BACKGROUND: Few medical treatments effectively prevent migraine headaches without undesirable side effects. The herb feverfew (Tanacetum parthenium) has a long history of use in the prevention of migraine headaches, and some clinical trials have been published showing its benefits.
RESEARCH: Researchers treated 147 patients with migraine headaches, with either a feverfew extract (2.08 mg, 6.25 mg, or 18.75 mg), or a placebo, three times daily for 12 weeks. The researchers compared the number of migraines that patients experienced at baseline before supplementation with the number of migraine attacks during the last 28 days of treatment.
RESULTS: Overall there was no significant difference between the patients treated with feverfew and those given the placebo. In a small subgroup of patients (n=49) receiving 6.25 mg of feverfew three times daily, the occurrence of migraine headaches was decreased by almost 38 percent compared to placebo. These patients had at least 4 migraines during baseline and were considered the most likely to benefit from the herb. Feverfew did not have a significant effect on patients with less frequent migraine headaches.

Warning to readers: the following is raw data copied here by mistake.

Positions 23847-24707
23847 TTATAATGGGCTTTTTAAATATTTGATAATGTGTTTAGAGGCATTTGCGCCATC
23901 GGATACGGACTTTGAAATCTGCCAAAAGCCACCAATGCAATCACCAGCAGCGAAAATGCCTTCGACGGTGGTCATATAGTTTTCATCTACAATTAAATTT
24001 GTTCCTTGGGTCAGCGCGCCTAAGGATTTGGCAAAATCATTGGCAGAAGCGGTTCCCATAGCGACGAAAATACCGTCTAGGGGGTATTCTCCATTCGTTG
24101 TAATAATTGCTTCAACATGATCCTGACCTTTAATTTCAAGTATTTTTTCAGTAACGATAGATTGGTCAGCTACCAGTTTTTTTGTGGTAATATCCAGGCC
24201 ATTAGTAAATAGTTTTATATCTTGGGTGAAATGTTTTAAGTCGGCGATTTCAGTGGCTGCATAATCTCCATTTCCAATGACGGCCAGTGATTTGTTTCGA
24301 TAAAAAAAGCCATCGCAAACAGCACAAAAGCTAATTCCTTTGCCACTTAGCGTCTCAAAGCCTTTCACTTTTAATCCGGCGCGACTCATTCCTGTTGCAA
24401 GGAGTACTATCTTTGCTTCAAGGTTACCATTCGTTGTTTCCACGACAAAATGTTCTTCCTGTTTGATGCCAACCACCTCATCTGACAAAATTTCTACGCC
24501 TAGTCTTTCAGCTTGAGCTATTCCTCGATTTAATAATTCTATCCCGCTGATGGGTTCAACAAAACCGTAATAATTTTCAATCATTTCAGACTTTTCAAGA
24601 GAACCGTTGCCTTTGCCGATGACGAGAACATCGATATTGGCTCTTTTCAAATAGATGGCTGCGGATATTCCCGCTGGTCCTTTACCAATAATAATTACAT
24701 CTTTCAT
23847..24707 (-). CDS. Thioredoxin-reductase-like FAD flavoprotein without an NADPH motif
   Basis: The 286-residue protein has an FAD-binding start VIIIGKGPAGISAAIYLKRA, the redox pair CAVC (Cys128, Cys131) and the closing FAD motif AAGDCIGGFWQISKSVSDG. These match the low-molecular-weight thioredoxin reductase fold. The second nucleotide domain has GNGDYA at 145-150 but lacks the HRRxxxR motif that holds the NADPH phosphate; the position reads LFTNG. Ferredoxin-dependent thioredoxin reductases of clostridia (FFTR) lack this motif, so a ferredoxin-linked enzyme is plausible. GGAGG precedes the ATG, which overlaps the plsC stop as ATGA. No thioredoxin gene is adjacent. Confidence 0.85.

IMPLICATIONS: This study suggests that the use of feverfew to reduce the number of migraine headaches may be beneficial in a small subgroup of patients.
Pfaffenrath V, Diener HC, Fischer M, et al, "The efficacy and safety of Tanacetum parthenium (feverfew) in migraine prophylaxis - a double-blind, multicentre, randomized placebo-controlled dose-response study," Cephalalgia, 2002;22:523-532.
For the original abstract, visit: http://www.ncbi.nlm.nih.gov:80/entrez/query.fcgi?cmd=Retrieve&db=PubMed&list_uids=12230594&dopt=Abstract